“The heartbeat of racism is denial. The heartbeat of anti-racism is confession.” – Ibram X. Kendi
This quote was shared during a global listening session we held with thousands of our colleagues around the world this week. It is one of many steps Avison Young is taking to practice anti-racism and do its part to address systemic inequities. Our teammates stepped up to hear directly from our Black colleagues in the U.S., Canada and United Kingdom about our experiences and learn ways they can become active allies.
Sometimes these conversations are uncomfortable. But they are necessary for us to present our best selves at work and in every space we occupy. The last few weeks for many of us, particularly those of us who’ve always lived by the rule that you don’t discuss race, religion or politics in the workplace, have felt different. The killing of George Floyd in Minneapolis – which was closely preceded by the murder of Ahmaud Arbery in Atlanta, and Breonna Taylor in Louisville – has caused an awakening not only in our country, but around the world.
These events aren’t new. There is a long, painful history of unarmed Black women and men being killed by police under circumstances that shouldn’t result in the loss of life. But the conversations we are starting to have at greater scale with our white colleagues in many ways is new.
Several Black colleagues shared their experiences with racism and microaggressions – of knowing clearly, from an early age, that the world may see them differently based on the color of their skin; of being stopped by police six times in two months; of receiving instructions from their parents to never leave a store without a receipt or wear a hoodie outside of the home; of being presumed to work in administrative rather than leadership functions.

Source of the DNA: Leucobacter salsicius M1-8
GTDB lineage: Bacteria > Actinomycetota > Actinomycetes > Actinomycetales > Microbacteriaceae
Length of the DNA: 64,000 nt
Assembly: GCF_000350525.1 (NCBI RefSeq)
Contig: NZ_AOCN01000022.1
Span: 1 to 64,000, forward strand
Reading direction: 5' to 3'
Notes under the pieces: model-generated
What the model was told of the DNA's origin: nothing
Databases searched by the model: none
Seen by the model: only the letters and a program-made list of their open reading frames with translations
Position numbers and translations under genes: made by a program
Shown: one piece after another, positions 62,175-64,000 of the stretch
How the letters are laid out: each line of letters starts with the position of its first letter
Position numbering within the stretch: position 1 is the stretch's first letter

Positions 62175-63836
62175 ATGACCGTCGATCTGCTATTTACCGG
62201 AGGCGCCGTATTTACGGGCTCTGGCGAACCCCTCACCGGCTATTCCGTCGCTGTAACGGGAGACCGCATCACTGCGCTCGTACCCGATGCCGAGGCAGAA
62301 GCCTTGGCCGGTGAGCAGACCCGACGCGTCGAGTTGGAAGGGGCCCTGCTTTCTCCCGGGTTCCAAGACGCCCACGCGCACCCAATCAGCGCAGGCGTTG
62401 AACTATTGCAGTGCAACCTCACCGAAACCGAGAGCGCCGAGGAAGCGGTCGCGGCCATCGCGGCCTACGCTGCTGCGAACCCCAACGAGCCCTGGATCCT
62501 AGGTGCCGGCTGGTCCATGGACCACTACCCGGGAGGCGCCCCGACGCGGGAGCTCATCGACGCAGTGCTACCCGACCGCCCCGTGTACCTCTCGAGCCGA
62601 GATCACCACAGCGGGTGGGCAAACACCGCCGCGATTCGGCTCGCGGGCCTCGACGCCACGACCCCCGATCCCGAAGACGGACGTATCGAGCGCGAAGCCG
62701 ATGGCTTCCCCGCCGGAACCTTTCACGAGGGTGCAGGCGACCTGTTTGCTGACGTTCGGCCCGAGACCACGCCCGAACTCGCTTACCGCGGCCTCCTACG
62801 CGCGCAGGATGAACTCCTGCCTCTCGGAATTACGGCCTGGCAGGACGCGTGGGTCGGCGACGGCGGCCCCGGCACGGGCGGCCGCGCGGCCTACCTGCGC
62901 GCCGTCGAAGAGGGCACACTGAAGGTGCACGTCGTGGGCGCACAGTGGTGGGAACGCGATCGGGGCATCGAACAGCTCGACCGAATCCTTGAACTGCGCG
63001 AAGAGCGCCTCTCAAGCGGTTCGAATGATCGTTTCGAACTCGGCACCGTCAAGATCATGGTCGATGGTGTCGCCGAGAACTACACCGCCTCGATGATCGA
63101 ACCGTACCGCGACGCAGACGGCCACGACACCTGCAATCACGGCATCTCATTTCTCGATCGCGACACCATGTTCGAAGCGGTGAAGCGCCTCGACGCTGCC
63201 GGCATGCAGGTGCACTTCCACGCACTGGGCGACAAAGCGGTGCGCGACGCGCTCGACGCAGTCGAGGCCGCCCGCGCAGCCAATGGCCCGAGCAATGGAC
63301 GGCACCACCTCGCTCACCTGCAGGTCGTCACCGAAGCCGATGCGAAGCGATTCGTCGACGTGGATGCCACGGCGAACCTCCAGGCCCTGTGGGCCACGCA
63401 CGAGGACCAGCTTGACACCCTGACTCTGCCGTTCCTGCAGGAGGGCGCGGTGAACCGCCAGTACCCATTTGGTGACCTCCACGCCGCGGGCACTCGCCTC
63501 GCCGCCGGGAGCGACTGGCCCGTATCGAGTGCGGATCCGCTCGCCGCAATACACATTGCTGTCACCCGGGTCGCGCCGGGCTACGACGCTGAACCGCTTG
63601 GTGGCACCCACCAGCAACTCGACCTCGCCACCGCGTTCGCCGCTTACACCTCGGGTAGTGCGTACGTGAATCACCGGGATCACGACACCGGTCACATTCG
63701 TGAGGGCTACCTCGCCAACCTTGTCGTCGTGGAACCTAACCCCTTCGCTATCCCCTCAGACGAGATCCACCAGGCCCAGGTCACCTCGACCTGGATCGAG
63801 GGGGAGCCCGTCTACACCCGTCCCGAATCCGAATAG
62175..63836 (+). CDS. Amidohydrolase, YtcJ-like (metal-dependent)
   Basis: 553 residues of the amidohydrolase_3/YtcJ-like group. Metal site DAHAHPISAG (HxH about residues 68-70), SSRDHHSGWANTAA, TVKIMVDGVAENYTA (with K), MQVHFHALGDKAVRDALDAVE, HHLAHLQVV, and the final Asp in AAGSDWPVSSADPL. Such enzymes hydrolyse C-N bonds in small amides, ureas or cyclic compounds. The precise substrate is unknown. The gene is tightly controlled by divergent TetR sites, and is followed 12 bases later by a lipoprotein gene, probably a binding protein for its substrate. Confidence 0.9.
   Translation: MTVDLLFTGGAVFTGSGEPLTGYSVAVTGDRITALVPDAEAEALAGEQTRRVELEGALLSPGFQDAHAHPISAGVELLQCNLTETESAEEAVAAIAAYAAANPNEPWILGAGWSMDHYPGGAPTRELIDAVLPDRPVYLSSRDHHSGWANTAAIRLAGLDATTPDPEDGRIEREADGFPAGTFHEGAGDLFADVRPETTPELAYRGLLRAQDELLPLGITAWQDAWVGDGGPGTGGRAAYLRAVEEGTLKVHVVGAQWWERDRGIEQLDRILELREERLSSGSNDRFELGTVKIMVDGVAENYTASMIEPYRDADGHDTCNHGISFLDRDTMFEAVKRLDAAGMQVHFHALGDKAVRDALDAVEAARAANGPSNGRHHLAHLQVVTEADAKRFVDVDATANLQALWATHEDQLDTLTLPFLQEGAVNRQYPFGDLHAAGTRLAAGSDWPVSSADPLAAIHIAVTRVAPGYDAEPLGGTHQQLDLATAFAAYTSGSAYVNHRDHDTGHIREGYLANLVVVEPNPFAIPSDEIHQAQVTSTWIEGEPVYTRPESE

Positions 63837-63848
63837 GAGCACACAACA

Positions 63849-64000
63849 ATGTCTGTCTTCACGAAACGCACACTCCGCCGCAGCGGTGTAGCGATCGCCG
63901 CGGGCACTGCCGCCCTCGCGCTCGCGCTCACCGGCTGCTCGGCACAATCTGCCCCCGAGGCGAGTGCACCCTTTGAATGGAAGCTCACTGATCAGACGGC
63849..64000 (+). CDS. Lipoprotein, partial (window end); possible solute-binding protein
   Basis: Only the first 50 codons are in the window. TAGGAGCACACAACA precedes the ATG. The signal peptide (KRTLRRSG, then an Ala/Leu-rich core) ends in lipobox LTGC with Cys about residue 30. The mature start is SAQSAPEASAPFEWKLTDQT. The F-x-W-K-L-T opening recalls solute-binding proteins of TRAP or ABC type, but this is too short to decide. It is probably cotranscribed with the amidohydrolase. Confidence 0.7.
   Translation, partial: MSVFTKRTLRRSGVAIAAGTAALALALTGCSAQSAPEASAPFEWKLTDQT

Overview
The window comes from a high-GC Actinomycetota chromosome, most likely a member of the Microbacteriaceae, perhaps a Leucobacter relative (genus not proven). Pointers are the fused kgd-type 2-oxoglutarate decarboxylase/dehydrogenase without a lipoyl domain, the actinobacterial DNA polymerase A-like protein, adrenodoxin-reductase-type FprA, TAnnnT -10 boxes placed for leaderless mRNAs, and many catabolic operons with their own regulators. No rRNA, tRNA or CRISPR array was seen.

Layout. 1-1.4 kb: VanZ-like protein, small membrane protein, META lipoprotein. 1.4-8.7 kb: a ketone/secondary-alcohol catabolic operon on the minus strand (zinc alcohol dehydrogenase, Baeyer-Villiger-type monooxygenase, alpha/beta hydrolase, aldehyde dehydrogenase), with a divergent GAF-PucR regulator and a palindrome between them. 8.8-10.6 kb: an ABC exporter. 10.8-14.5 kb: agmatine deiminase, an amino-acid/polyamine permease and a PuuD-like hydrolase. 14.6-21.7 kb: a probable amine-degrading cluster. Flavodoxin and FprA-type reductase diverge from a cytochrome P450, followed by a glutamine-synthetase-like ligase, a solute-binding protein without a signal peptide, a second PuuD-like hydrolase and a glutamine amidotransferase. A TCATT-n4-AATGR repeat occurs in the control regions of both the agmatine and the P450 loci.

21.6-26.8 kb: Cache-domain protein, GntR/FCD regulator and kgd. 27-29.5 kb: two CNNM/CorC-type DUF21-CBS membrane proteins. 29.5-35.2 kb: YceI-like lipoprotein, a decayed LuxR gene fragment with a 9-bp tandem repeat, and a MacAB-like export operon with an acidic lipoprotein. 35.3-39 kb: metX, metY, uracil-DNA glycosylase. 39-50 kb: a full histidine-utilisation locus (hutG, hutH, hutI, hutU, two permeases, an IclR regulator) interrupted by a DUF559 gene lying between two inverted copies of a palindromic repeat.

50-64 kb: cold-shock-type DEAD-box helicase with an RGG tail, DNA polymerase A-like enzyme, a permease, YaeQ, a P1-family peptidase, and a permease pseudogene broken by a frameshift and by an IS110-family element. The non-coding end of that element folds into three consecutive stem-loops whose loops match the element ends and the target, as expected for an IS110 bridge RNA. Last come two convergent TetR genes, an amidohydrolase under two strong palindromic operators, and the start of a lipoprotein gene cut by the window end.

One of our colleagues put it this way: “I have always had to watch how I carry myself, how I dress, how I respond to things, because I am seen as a threat.”
We talked about how technology is increasing visibility and awareness of these incidents and issues – often now caught on camera for people to watch. But we also talked about how it’s not just enough to be shocked or saddened by demonstrations of racism, we need to act and speak up against injustice when we see it, especially when we are able to do so from a position of privilege. If you’ve never had to think about the scenarios our colleagues laid out above, then you have privilege.
Dr. Alexandra Solomon, Professor and Psychologist at Northwestern University, joined our discussion to talk about activism and how to examine the role we each can play in being actively anti-racist.
“The quality of relationships determines the quality of our lives,” she shared. “This moment we’re in is a moment of crisis. Crisis tends to be a turning point when you can look at ‘who have I been,’ ‘who am I now,’ and ‘who do I want to be.’ We can’t have high-quality relationships without truth telling, witness bearing and listening.”
Dr. Solomon discussed strategies to achieve this, including acknowledging an experience and asking to learn more; admitting when you have a blind spot; being curious and displaying humility; speaking up; and having a growth mindset, believing that you are never done learning.
She encouraged everyone to play an active role in talking about race and racism, noting that any particular feelings or sensations those conversations stir within you are data points – places of inquiry. Each data point offers an opportunity to determine where your gaps in knowledge exist and what your commitments and behavior can reflect going forward.
“Your activism should be a deep reflection of who you are,” she said. “We need to challenge ourselves to have our activism be a marathon, not a sprint.”
Strengthening our diversity and inclusion efforts is a reflection of who Avison Young is. We recognize that the work of anti-racism is a continuum, not just a series of one-time events. This listening session is the first of many dialogues we will have to help us better understand ourselves and each other. We remain inspired by our colleagues for their courage and willingness to give voice to their experience and perspectives, which are so critical to how we all think about race and how we carry ourselves throughout our everyday life. It takes tremendous individual effort to live anti-racism out, but in this moment, we are each accountable for listening, learning and choosing a path of action to drive change.
Nicole White is an Avison Young Principal and Legal Counsel and a member of Avison Young’s Black Professionals Employee Resource Group.